If I were to pick a favorite on court memory, it would probably be that weekend in the winter of 2014-15 when the Hoyas beat Butler at the buzzer (Isaac Copeland from the corner), and then went on to crush Villanova, the #4 team in the country at the time, at home three days apart. For both of those games, I remember the atmosphere being electric, and I was just so excited to be a part of that.
What are you most proud of in terms of basketball gameday ideas from your time at Georgetown?
One of the aspects of the Georgetown job that I loved the most was working with the students and more specifically, Hoya Blue. It was awesome to work with such a passionate group of students and create a fun, engaging atmosphere at the arena. They reminded me a lot of how I was as a student at former/future Big East conference-foe, UConn. I enjoyed working with that group to develop some fun game themes like “We Are Jortstown” and “Fashion Faux Paus Night” and some unique giveaways like the Baby-Jack Shirt and Jack-Pack Fanny Packs.
Also, working with Jack the Bulldog was a blast. He was social media gold. From the skateboarding, to the power-wheels, to all the giveaway items we made featuring him, he is a true show-stopper (shout out to McKenzie Stough, his former handler, on all the work she did with Jack to get him ready for the big show!).
Do you keep an eye on what Georgetown has been doing since you’ve left? Anyone you are in contact with? Any favorite Hoyas on the court?
Yes, for sure. I will always cheer on the Hoyas (except for Thursday). The four years I spent on the Hilltop was really a career-defining time for me, and I am thankful for the opportunity that I was given there. It will always be a special place for my family and I (both my kids were born in Georgetown Hospital). I still keep in touch with a bunch of people there and wish nothing but the best for them.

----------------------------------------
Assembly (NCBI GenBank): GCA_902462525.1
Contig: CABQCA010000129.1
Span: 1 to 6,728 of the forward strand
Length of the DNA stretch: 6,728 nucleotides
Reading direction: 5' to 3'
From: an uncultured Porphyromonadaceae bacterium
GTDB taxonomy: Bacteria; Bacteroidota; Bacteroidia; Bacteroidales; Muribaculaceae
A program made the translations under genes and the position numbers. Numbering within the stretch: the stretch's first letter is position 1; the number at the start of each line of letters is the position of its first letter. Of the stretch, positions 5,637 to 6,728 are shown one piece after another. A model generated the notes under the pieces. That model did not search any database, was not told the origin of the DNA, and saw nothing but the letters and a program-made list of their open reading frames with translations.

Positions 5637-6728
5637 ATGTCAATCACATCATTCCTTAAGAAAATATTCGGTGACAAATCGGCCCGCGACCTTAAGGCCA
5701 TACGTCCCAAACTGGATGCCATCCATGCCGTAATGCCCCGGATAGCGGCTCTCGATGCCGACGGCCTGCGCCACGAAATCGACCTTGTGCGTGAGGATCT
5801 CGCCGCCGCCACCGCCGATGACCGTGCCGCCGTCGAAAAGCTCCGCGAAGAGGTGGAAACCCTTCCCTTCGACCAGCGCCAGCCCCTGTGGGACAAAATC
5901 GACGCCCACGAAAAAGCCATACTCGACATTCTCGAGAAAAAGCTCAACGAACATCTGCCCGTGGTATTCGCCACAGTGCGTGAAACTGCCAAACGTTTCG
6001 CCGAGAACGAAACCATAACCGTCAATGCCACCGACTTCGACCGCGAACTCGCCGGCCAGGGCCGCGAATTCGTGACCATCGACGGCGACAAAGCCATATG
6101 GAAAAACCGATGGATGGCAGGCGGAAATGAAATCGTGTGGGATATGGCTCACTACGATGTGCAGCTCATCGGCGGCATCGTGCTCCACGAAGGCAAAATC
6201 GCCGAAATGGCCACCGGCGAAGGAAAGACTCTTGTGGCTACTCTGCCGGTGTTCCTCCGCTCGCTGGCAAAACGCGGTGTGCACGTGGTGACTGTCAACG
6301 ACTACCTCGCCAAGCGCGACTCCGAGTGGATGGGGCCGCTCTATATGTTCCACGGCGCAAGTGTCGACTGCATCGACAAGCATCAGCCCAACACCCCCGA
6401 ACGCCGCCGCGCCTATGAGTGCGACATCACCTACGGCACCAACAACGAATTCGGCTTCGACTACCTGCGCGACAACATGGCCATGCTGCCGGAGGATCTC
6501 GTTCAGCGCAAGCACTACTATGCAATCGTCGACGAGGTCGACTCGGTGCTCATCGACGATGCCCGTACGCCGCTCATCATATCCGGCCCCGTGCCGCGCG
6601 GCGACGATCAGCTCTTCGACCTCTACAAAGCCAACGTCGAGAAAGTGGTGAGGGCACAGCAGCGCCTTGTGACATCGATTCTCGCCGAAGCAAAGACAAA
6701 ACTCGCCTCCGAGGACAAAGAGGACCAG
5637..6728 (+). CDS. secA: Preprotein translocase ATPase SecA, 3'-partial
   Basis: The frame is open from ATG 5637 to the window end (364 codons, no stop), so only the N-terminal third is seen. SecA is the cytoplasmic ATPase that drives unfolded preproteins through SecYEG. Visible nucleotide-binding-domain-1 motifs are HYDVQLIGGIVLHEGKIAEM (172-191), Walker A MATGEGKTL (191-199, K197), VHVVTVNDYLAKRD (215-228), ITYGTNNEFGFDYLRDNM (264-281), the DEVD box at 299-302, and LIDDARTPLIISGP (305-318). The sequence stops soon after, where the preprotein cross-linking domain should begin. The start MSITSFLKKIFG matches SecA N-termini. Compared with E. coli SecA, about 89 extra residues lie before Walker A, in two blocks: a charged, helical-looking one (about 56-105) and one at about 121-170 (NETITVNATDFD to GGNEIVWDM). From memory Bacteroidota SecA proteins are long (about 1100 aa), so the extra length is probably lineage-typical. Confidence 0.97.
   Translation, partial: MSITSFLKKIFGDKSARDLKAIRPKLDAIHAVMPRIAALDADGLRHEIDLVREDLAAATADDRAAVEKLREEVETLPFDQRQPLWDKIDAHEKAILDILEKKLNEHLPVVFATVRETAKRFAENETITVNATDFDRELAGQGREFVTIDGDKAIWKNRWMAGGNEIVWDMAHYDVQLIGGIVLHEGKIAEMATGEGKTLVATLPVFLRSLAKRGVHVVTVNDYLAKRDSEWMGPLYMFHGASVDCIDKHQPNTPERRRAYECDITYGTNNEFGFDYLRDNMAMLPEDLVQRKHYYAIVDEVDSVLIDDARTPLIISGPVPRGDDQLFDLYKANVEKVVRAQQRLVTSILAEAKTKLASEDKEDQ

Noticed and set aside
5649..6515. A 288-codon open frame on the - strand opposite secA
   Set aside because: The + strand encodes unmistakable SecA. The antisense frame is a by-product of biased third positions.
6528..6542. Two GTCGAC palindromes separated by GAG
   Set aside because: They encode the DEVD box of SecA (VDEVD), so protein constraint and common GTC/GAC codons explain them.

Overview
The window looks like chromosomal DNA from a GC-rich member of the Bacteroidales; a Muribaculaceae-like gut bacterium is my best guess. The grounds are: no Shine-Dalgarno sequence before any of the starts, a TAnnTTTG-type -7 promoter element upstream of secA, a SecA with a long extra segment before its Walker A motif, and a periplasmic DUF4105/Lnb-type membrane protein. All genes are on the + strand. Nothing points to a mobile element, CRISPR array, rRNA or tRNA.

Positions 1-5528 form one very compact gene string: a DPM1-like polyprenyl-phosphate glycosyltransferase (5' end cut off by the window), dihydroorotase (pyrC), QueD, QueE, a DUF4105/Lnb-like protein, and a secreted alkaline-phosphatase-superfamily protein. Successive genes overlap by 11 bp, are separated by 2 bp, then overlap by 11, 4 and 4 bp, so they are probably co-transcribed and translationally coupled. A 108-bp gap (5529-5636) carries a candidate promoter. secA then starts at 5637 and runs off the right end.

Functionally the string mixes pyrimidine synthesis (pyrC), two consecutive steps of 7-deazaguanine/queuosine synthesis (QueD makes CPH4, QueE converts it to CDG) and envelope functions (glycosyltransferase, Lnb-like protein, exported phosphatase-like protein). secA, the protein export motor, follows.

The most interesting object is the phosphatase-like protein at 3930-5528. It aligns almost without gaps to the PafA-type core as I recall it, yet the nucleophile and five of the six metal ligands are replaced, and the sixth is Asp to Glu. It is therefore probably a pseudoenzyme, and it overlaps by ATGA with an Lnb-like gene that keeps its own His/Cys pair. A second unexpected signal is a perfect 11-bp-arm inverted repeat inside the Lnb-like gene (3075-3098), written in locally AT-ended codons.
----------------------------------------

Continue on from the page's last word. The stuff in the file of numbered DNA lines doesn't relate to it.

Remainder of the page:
Is there any unfinished project that you would have liked to have seen out with the Blue & Gray or would you rather keep those ideas to yourself?
I think for the most part, I left it all on the court when I departed. That said, one of the giveaways I was hoping to do but didn’t get a chance to was the Dikembe Mutombo Rejection Button. It would have been shaped like the Staples® Easy Button, but when you pushed it, it would have had Dikembe’s voice saying “No, no, no!” It would have been great to have around the office, and just in everyday life.
Anything new with Kale? Have there been any breakthroughs with the hot dog is a sandwich debate?
Here’s a secret: I hate Kale. It’s a vile weed. Can’t stand the stuff. It’s sad too because I feel like Kale will follow me around for the rest of my professional career, though I still think one of the highlights of my time at Georgetown was when Michelle Obama mentioned the promotion in a speech. Still standing strong on team Hot Dog = Sandwich. Moving out of the city and into the country has not changed my perspective on that. I mean, it’s a piece of meat, sandwiched between bread. Not sure why this is so hard to understand, Mex?